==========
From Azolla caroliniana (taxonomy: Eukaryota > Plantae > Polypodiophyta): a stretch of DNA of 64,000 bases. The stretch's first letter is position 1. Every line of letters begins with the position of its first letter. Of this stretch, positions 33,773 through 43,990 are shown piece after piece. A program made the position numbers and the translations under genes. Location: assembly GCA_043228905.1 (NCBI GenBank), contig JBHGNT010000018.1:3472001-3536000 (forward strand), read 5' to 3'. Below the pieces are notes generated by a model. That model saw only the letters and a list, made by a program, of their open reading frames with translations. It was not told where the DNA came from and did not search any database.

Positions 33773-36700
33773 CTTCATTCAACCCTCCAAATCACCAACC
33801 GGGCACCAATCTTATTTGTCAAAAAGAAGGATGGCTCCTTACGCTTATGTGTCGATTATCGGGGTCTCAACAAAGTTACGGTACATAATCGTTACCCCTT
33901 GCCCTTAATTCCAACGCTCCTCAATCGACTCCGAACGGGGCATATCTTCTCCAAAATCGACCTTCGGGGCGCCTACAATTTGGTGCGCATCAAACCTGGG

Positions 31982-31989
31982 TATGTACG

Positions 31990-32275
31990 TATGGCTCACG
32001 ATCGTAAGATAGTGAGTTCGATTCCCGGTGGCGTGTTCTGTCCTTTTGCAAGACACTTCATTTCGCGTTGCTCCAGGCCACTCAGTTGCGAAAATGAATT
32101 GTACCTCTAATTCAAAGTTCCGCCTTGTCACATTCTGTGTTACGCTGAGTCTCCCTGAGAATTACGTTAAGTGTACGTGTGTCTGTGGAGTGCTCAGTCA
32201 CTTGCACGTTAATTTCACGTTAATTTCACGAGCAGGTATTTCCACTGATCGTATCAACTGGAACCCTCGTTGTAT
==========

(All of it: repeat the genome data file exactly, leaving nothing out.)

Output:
From Azolla caroliniana (taxonomy: Eukaryota > Plantae > Polypodiophyta): a stretch of DNA of 64,000 bases. The stretch's first letter is position 1. Every line of letters begins with the position of its first letter. Of this stretch, positions 33,773 through 43,990 are shown piece after piece. A program made the position numbers and the translations under genes. Location: assembly GCA_043228905.1 (NCBI GenBank), contig JBHGNT010000018.1:3472001-3536000 (forward strand), read 5' to 3'. Below the pieces are notes generated by a model. That model saw only the letters and a list, made by a program, of their open reading frames with translations. It was not told where the DNA came from and did not search any database.

Positions 33773-36700
33773 CTTCATTCAACCCTCCAAATCACCAACC
33801 GGGCACCAATCTTATTTGTCAAAAAGAAGGATGGCTCCTTACGCTTATGTGTCGATTATCGGGGTCTCAACAAAGTTACGGTACATAATCGTTACCCCTT
33901 GCCCTTAATTCCAACGCTCCTCAATCGACTCCGAACGGGGCATATCTTCTCCAAAATCGACCTTCGGGGCGCCTACAATTTGGTGCGCATCAAACCTGGG

Positions 31982-31989
31982 TATGTACG

Positions 31990-32275
31990 TATGGCTCACG
32001 ATCGTAAGATAGTGAGTTCGATTCCCGGTGGCGTGTTCTGTCCTTTTGCAAGACACTTCATTTCGCGTTGCTCCAGGCCACTCAGTTGCGAAAATGAATT
32101 GTACCTCTAATTCAAAGTTCCGCCTTGTCACATTCTGTGTTACGCTGAGTCTCCCTGAGAATTACGTTAAGTGTACGTGTGTCTGTGGAGTGCTCAGTCA
32201 CTTGCACGTTAATTTCACGTTAATTTCACGAGCAGGTATTTCCACTGATCGTATCAACTGGAACCCTCGTTGTAT